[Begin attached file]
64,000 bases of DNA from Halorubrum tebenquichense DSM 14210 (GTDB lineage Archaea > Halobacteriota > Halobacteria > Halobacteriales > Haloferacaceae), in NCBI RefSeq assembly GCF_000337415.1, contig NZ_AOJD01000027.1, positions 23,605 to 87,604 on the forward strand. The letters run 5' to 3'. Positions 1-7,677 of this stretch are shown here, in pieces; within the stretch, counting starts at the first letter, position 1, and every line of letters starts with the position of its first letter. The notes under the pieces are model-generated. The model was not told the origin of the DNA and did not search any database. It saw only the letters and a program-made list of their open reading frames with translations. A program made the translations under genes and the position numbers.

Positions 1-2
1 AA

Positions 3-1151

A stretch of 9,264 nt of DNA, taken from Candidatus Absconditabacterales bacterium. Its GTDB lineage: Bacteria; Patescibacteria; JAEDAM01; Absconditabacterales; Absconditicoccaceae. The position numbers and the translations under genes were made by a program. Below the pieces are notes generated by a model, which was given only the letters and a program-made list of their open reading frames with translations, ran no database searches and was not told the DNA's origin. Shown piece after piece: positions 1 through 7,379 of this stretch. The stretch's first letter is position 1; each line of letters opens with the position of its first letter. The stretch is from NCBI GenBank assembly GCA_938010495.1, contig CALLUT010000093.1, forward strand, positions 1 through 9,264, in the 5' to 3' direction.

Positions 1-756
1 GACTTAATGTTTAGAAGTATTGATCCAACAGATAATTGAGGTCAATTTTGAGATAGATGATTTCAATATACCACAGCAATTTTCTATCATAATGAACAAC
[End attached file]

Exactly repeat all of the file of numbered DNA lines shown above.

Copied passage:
64,000 bases of DNA from Halorubrum tebenquichense DSM 14210 (GTDB lineage Archaea > Halobacteriota > Halobacteria > Halobacteriales > Haloferacaceae), in NCBI RefSeq assembly GCF_000337415.1, contig NZ_AOJD01000027.1, positions 23,605 to 87,604 on the forward strand. The letters run 5' to 3'. Positions 1-7,677 of this stretch are shown here, in pieces; within the stretch, counting starts at the first letter, position 1, and every line of letters starts with the position of its first letter. The notes under the pieces are model-generated. The model was not told the origin of the DNA and did not search any database. It saw only the letters and a program-made list of their open reading frames with translations. A program made the translations under genes and the position numbers.

Positions 1-2
1 AA

Positions 3-1151

A stretch of 9,264 nt of DNA, taken from Candidatus Absconditabacterales bacterium. Its GTDB lineage: Bacteria; Patescibacteria; JAEDAM01; Absconditabacterales; Absconditicoccaceae. The position numbers and the translations under genes were made by a program. Below the pieces are notes generated by a model, which was given only the letters and a program-made list of their open reading frames with translations, ran no database searches and was not told the DNA's origin. Shown piece after piece: positions 1 through 7,379 of this stretch. The stretch's first letter is position 1; each line of letters opens with the position of its first letter. The stretch is from NCBI GenBank assembly GCA_938010495.1, contig CALLUT010000093.1, forward strand, positions 1 through 9,264, in the 5' to 3' direction.

Positions 1-756
1 GACTTAATGTTTAGAAGTATTGATCCAACAGATAATTGAGGTCAATTTTGAGATAGATGATTTCAATATACCACAGCAATTTTCTATCATAATGAACAAC